Why You Shouldn’t Put Out Fake Spider Webs This Halloween

Along with jack o’ lanterns, skeletons, and ghosts, spider webs are a classic part of creepy Halloween décor. But the spooky faux webs can be more dangerous than they appear.
Don’t do this.
Don’t do this. / Toshi Sasaki/Photodisc/Getty Images
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As the warm, sunny days of summer wind down and are replaced by cooler temperatures, changing leaves, and pumpkin spice lattes, many will get the urge to bust out their Halloween decorations and string those creepy-looking artificial spider webs around their yards. And though fall is certainly the time for spooky décor, those fake spider webs can turn into a truly scary situation for birds, bees, and other wildlife. 

Artificial spider webs are made out of dense cotton, PVC, or other artificial fibers. The stretchy structures don’t break readily and can be difficult for animals to see at night or in low light conditions; this makes it easy for small creatures to fly or walk into them and become stuck. There have been many reports of birds trapped in their fibers, leading to broken limbs and even death. Some birds have even been spotted using the artificial material to make their nests—and though a nest decked out in Halloween décor sounds cute, it can potentially trap or harm their chicks. Bees, chipmunks, and other small animals can also become stuck and injured in the webbing.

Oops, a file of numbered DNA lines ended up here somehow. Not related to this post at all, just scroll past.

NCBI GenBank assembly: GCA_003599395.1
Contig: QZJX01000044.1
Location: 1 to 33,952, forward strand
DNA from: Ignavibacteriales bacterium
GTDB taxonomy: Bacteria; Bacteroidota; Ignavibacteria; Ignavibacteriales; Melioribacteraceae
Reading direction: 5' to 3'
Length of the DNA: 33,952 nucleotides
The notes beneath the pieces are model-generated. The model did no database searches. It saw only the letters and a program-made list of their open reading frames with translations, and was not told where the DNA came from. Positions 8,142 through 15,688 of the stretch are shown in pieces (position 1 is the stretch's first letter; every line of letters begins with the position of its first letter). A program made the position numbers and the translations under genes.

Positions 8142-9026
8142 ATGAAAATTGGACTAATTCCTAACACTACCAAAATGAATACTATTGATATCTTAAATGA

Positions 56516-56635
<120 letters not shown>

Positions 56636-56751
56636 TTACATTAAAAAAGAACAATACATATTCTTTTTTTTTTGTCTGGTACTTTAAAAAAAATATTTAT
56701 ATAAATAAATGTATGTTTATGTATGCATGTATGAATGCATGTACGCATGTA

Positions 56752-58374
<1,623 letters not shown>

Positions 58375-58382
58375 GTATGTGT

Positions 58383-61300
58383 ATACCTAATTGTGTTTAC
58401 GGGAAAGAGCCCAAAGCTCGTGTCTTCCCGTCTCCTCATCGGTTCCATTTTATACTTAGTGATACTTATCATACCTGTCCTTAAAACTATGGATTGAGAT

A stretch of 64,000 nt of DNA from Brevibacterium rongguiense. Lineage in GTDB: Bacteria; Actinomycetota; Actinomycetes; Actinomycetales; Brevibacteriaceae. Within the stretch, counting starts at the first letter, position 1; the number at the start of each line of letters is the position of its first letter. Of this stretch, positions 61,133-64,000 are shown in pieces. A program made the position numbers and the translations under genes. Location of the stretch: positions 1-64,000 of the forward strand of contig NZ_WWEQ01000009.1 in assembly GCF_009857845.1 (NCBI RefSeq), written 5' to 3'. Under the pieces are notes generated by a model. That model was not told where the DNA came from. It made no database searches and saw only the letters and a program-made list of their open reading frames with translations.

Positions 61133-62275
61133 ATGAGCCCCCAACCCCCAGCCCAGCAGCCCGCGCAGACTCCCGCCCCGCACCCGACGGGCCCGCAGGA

If the risk to animals isn’t enough of a reason to not use artificial webbing, the fake spider webs are also highly flammable. There’s always an uptick in fires around Halloween, often due candles and overheating lights (plus, in certain places, some good old fashioned arson). If the artificial webs catch fire, the blaze could ignite and spread quickly throughout your hard and home.

Alternatives to Artificial Spider Webs

If you want to ditch the dangerous material but don’t want to say goodbye to an arachnid-themed display, there are some safer, eco-friendly solutions to choose from when adding fake spider webs to your Halloween décor. 

You can simply display the fake webs inside your home (making sure you don’t hang them too close to any candles or hot light bulbs, of course). Just drape the webs in window frames, on mirrors, and across doorways.

Alternatively, you could make fake spider webs of all sizes out of rope and knots; these won’t present a danger to the non-human creatures in your neighborhood. Another safe-for-wildlife web decoration option is to make them out of paper. For a really eye-catching fake web, try making your own dramatic DIY light-up web using some simple supplies and string lights, or purchase a pre-made one.